However, the constitutional arrangements governing the Office of the Auditor General in Ghana have not seen any significant improvements since the enactment of the 1969 Constitution, the relic of the 1992 Constitution and the Audit Service Act 2000, Act 584.
Constitutional Mandate of the Auditor-General
The Office of the Auditor-General is one of the key institutes for oversight, accountability, monitoring and evaluation in the Ghanaian governance process.
Generally, the 1992 Constitution and the Audit Service Act 2000, Act 584 mandate the Auditor General of Ghana, to hold the Government accountable to Parliament by reporting significant issues in the use of public resources. Article 187(2) of the Constitution requires the A-G to audit and report on public accounts of Ghana and the accounts of all public offices, and under Article 187(5) submit his or her report to Parliament within six months after the end of the immediately preceding financial year, drawing attention to any irregularities in the accounts audited and to any matter which in his opinion ought to be brought to the notice of parliament for its debate and dealing with matters arising.
Section 13(e) of the Audit Service Act also empowers the Auditor-General to ensure that programmes and activities in the public sector have been undertaken with due regard to economy, efficiency and effectiveness in relation to the resources utilised and results achieved.
Moreover, per clause 187(7)(b) of the 1992 Constitution the A-G may disallow any item of expenditure which is contrary to law and surcharge amount involved to the persons responsible for such item.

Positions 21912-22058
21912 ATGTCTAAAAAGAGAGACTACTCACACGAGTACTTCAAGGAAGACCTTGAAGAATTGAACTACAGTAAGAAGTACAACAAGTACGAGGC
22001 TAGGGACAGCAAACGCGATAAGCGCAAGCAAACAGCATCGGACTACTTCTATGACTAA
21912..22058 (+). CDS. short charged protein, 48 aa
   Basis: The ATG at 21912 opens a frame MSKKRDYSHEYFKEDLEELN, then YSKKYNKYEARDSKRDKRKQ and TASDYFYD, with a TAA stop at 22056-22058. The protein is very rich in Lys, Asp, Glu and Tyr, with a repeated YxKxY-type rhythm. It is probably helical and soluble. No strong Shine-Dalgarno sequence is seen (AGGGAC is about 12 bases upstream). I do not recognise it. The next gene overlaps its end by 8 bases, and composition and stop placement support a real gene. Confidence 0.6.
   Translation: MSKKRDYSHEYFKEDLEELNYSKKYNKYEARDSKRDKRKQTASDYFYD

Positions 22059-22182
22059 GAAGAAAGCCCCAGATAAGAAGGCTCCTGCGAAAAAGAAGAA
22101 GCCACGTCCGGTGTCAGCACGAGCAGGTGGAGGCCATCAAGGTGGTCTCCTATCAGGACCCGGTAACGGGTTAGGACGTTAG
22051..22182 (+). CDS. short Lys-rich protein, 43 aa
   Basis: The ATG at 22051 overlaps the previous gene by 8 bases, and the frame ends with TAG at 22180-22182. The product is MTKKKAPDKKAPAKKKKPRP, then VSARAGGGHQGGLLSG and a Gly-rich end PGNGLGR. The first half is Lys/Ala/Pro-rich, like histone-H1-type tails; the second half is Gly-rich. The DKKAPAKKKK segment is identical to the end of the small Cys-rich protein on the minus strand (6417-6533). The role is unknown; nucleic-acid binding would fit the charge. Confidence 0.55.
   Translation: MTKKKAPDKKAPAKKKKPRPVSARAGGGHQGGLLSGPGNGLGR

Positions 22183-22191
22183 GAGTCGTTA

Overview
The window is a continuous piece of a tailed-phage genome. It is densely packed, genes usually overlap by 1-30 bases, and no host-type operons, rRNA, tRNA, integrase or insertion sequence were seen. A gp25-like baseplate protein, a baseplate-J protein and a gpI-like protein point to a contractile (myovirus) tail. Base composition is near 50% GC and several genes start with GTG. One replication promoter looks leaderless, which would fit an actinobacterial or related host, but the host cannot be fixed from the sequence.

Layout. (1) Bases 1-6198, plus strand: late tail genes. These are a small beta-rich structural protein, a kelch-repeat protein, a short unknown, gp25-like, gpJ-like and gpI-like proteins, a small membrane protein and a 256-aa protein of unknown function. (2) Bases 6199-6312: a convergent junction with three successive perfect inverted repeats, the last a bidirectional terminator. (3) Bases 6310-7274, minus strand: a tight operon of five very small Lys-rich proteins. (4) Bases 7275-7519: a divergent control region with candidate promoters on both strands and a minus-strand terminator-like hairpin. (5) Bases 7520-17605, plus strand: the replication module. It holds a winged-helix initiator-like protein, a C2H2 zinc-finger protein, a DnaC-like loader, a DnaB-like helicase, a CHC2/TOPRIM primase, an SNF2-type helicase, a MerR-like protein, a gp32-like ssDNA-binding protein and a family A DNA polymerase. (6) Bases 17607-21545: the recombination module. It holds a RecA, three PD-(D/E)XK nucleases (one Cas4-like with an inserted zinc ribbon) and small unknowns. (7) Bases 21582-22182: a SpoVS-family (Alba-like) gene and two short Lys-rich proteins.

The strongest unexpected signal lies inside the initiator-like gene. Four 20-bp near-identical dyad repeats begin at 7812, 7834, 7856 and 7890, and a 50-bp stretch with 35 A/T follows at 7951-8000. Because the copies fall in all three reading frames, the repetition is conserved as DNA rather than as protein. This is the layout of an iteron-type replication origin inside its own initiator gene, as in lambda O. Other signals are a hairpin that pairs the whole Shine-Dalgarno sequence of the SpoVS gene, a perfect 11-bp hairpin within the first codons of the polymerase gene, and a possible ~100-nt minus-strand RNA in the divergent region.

When sufficiently independent and adequately funded, the auditor generalâ€™s office could be a strong institution with the needed expertise and resources to assist Parliament and the citizenry to hold government accountable and manage the wealth of the nation. As by expressing objective opinion on whether public resources are being efficiently managed, the state auditor helps public organisations and instill confidence among citizens and stakeholders for political legitimacy.
Challenges of the current oversight and accountability mandates of Parliament and Auditor General
Generally, Parliament has been criticised for failing to emerge as a credible and effective check on presidential and executive power. A lot of factors including the following have been enumerated as causing a low rating of Parliamentâ€™s oversight function:
Lack of technical support and resources â€“ parliamentâ€™s dependence on the Executive for budgetary appropriation
Substantive interests of members of parliament
Partisan attitudes of MPs to parliamentary proceedings
Appointment of majority of ministers from parliament â€“ constitutional requirement
The principle of collective responsibility
Members are not equipped with the requisite human and material resources.
Enticement of ministerial appointments by Presidents
It is being claimed that politicians must do the executive bidding or risk being marginalised even as a member of parliament. It has been established that the political will of members of parliament (MP) is the single most important determinant of oversight effectiveness.
However, in Ghanaâ€™s current political system, other conflicting demands and incentives compete with MPs interest to carry out the oversight function. This explains why the focus of the international community in strengthening the oversight capacity of Parliament for years on success has not yielded the desired results. Pelizo and Stapenhurst (2012) suggest that the single most important factor in the shaping and reshaping of the structure of incentives that parliamentarians are confronted with is represented by voter demands.
This is the second part of the article by Valentin Kwasi Mensah, PhD and Alexis Tocqueville. The first article was published in the Daily Graphic Monday, June 14, 2021.